Gabriel Perna | July 7, 2021
When Sutter Health formally established the Institute for Advancing Health Equity, it engaged in three core principles.
“First, start with understanding the current situation. Measure where you are with regards to disparities with your own system. Second, organizations have to commit to action. It’s one thing to understand where you are and it’s another thing to do something about it. Commit to action and measure progress to inform your strategy. Third, you need to have a long-term commitment. This is highly complex. It’s not going to be solved overnight,” says Leon Clark, Sutter Health’s Chief Research and Health Equity Officer.
Sutter Health, a large health system based in Northern California, took a leap toward these principles this past December when the system launched its Institute for Advancing Health Equity. The Institute will aim to accelerate the health system’s existing efforts to reduce disparities, including its Health Equity Index, which uses analytics and dynamic population data to measure disparities. It also will combine existing research efforts around COVID-19, maternal care, and health equity across the spectrum of clinical care into one dedicated organization within Sutter.
Health Evolution interviewed Clark and Kristen Azar, RN, the Scientific Medical Director of the Institute for Advancing Health Equity, about the organization, how the Health Equity Index has been a catalyst to the larger work being done at Sutter, improving COVID-19 vaccine equity and more.
What made Sutter Health decide to launch the Institute for Advancing Health Equity?
Leon Clark: It’s important to note Sutter has been engaged in this work for more than a decade. It’s reflective of the size of our organization and our patient mix. We’re a majority minority from a patient base perspective. It’s part of fulfilling our mission to provide high quality care across our integrated network. It’s not something new to us. I think what’s happened and it’s happened across the country, as we experienced social unrest and as COVID was playing out, we saw tremendous disparities and outcomes. We just felt, along with many others across the country, that now was the time to act urgently to address all these problems. The establishment of the Institute was a formal way to amplify work that we’ve been doing for more than a decade.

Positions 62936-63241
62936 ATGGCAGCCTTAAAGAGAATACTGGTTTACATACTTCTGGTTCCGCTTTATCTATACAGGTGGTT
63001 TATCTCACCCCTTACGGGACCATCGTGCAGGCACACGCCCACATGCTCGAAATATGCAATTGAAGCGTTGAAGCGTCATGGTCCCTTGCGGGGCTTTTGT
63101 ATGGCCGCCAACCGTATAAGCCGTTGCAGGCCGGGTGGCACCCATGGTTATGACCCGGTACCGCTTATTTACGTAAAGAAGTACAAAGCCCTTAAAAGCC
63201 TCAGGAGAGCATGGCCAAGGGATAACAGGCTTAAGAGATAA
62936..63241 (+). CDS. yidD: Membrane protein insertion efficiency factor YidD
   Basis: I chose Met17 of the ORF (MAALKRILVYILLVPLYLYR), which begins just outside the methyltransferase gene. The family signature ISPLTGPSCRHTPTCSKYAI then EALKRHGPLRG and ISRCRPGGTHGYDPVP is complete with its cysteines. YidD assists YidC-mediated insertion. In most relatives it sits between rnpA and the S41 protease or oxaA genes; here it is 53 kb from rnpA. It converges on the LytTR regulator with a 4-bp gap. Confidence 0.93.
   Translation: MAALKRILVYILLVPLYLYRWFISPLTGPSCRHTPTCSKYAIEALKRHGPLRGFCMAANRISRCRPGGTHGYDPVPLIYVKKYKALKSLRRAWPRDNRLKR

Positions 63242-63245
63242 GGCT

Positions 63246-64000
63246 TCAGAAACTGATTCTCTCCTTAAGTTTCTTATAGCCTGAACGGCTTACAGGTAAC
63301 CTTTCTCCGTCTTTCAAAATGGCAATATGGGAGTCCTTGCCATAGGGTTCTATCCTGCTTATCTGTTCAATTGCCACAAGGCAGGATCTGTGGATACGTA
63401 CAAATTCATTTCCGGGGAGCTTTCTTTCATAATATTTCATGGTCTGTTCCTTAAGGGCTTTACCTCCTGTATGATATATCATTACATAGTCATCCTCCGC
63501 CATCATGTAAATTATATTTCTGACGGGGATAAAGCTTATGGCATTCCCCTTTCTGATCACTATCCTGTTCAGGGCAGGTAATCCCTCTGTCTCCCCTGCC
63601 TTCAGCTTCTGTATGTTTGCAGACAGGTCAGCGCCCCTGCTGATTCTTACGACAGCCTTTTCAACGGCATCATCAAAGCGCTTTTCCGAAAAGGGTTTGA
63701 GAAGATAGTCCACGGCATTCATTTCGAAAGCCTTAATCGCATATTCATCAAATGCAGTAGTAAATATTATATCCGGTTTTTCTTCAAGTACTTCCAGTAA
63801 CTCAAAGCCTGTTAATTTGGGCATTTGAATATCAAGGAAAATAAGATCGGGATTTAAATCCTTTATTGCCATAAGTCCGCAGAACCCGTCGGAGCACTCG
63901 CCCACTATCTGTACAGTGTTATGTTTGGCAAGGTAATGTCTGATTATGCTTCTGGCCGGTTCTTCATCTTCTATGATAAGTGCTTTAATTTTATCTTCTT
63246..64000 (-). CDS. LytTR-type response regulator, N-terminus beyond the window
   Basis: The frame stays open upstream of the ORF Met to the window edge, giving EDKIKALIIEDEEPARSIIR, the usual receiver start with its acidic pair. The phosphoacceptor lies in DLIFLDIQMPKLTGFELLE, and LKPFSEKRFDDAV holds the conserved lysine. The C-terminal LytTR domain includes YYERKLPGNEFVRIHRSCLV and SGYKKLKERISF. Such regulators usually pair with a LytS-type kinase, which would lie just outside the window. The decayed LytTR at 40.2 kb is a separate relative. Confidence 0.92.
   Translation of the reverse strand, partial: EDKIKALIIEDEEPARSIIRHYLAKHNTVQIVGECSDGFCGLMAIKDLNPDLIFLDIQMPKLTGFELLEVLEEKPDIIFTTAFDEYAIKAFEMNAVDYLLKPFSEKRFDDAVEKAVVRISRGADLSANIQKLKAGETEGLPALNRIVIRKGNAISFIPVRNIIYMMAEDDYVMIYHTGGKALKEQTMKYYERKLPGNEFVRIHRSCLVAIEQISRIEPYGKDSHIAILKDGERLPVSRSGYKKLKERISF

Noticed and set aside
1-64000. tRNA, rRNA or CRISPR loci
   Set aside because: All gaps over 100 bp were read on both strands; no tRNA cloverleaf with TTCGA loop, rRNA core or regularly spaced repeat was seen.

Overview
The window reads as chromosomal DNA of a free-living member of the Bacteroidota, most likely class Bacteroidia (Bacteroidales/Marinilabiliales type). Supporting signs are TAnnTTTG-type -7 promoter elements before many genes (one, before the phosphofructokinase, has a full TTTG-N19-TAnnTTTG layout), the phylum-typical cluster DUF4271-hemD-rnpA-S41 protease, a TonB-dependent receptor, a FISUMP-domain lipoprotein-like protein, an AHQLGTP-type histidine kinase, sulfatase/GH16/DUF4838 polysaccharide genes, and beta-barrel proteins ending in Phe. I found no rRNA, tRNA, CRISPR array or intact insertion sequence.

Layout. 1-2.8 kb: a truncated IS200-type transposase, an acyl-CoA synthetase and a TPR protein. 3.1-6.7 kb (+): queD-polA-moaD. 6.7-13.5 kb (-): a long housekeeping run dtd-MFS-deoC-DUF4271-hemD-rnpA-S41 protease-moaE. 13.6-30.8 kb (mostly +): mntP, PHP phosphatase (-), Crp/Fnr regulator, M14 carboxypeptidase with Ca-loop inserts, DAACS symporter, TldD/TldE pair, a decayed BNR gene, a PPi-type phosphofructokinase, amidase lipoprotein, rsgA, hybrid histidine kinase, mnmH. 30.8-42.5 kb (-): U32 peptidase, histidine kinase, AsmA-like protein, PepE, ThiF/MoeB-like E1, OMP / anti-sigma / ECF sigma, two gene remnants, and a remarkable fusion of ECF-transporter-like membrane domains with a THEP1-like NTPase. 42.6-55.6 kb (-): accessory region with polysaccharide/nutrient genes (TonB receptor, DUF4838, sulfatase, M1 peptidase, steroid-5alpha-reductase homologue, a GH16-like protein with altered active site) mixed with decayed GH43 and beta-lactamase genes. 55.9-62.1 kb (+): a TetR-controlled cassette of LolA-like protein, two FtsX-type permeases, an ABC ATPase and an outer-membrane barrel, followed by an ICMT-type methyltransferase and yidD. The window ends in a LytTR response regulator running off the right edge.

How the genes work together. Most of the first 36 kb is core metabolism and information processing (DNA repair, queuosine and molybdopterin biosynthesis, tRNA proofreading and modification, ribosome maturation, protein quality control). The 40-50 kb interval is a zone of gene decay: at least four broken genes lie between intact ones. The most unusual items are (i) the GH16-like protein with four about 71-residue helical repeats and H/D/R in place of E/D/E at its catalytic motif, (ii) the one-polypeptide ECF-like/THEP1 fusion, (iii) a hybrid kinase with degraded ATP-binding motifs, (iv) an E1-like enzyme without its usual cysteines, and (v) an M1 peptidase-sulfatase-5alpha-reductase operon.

Kristen Azar: The Institute is the evolution of that process and really taking it to the next level of creating a system-level coordinated approach. We are leveraging the power of our large integrated health system to really make a maximum impact.
What are the main goals of this institute?
Azar: Our real goal here is to advance the science of health equity in order to achieve optimal health outcomes, not only for our Sutter patients but also to generate knowledge that can improve the health of our communities both in California and across the country. That’s our ultimate goal here. We have three areas and domains of expertise that we’re developing. We really focus on our data and insights as our first area. We really want to look at our Sutter data and our EHR data and be able to learn from it.